I’m not particularly interested in Audrey Hale’s manifesto, but I strongly object to the idea that it is too dangerous to be released to the public.
On one hand I have faith that public disclosure will lead ultimately to the best reactionary result. On the other hand I don’t trust officials who withhold information “for our own good” — they have no right to do so.
Citing the example of the Pentagon Papers, Ray McGovern opines that only a senior executive “at the upper reaches of The Joint Chiefs of Staff or the National Intelligence directorate” could have accumulated the specific intelligence that National Guard Airman Jack Texeira is accused of leaking via a gamers’ chat server on the Internet. The speculation is based on the fact that some of the material consists of CIA and Department of State internal documents that are never disseminated outside those agencies, even to other members of the intelligence community. McGovern believes that someone close to the White House wants to derail President Biden’s foreign policy agenda before it leads to war.
McGovern notes that leaks like the Texeira leak can be consequential. Some here may remember, for example, that shortly after the Pentagon Papers became public, LBJ announced he would not seek reelection.
Because the U.S. is the most heavily propagandized nation on Earth, I sometimes think a whole new world could evolve around us and few would notice. It is easy, for example, to overlook the recent meeting between the presidents of France and China.
The writer seems to think the meeting produced a significant outcome, specifically a joint declaration in which China and France together said, “They seek to strengthen the multilateral international system under the aegis of the United Nations, in a multipolar world.”
I think this outcome is significant, too. My first reaction is to worry that the dunderheads who shape public opinion in the U.S. will step up their efforts to demonize China. But that is the last thing we need just now. An escalation of tribal rhetoric can only lead to invincible ignorance and potentially to conflict.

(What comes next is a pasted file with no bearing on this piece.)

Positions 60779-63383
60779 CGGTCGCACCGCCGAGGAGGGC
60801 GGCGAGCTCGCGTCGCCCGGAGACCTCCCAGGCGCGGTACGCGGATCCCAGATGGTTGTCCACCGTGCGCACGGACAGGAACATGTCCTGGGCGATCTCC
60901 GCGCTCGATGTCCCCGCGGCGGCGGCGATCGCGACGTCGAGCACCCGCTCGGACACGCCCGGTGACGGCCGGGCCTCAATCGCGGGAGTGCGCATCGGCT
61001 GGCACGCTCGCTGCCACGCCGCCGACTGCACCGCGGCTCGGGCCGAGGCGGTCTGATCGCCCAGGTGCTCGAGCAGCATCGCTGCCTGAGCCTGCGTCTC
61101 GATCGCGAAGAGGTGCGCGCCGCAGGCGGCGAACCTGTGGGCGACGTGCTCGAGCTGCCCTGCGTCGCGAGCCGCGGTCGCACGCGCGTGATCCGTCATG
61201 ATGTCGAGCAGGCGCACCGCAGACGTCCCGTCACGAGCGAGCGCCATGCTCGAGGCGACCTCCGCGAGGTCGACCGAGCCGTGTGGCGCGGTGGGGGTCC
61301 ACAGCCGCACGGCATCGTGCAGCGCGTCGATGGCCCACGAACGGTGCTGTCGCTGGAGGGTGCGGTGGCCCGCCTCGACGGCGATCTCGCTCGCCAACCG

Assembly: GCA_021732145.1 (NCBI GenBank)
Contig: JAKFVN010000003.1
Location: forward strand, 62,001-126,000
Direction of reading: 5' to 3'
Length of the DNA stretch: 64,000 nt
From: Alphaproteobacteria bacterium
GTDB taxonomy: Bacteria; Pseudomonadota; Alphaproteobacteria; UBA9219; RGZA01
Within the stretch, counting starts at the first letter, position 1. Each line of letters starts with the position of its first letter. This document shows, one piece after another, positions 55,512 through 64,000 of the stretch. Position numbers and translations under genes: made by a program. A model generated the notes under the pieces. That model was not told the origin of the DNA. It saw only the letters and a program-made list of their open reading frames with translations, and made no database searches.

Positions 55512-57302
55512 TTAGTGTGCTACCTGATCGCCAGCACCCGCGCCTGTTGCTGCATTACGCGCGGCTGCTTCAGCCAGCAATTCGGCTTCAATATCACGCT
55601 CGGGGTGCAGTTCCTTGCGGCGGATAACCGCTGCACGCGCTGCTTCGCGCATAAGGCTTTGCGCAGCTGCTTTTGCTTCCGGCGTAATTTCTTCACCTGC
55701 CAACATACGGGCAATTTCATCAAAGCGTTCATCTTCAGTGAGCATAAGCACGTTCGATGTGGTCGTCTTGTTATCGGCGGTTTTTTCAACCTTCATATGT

I’d call this a news tidbit. We’ll have to wait and see if the story has legs.
The basic allegation is that then Vice President Joe Biden steered taxpayer funded technical support to Ukrainian energy giant Burisma once his son Hunter joined the company’s board of directors. An interesting speculation is that this allegation is connected to last week’s revelation of leaked intelligence outlining Ukraine’s failing war effort. Is Stumble Joe under fire?
WSJ makes the obvious point that publication of classified military documents in wartime is unfortunate. In this case, “The leaks are especially damaging because they disclose secret U.S. judgments about the progress of the war.”
It will surprise many that the U.S. assessment is not favorable. WSJ says, “The most troubling leak is that Ukraine’s air defenses could be defeated by May, which would give Russia air superiority and a huge tactical advantage.”
Although WSJ doesn’t mention it, I’m told the leaked documents also provide casualty estimates as of March 1, 2023:
Ukrainian KIA: 70,0000
Russian KIA: 17,000
Some sources dispute those estimates for various reasons, whereas others claim the 4:1 ratio at least corresponds to U.S./NATO military opinion on the subject of casualties.
Personally, I’m less interested in the leak itself and its consequences for the war effort than in the possibility that it reveals our leaders have been lying to us about Ukrainian successes and Russian failures.
Without reading too much into it, this story is interesting for its conformance to pattern. It reminds me of Ronald Reagan, who said he never left the Democratic Party, the Democratic Party left him. It reminds me in ironic ways of the #WalkAway campaign and many of the confessions it generated.
It is unlikely the Democratic Party will soon collapse due to defection, but it is noteworthy that party defectors commonly describe their former fellows as unpleasant people.
The writer continues his exploration of the topic of culture-bound mental illness.
I wonder if some sort of synthesis eventually might be feasible. It might be helpful to know, for example, whether perceptions of equality/inequality correlate to some sort of psychological range in which health and illness represent the opposite extremes.
But that’s an aside. For now, just establishing that mental states are caused to some degree by the society in which one lives, or by the society to which one becomes exposed, is the challenge.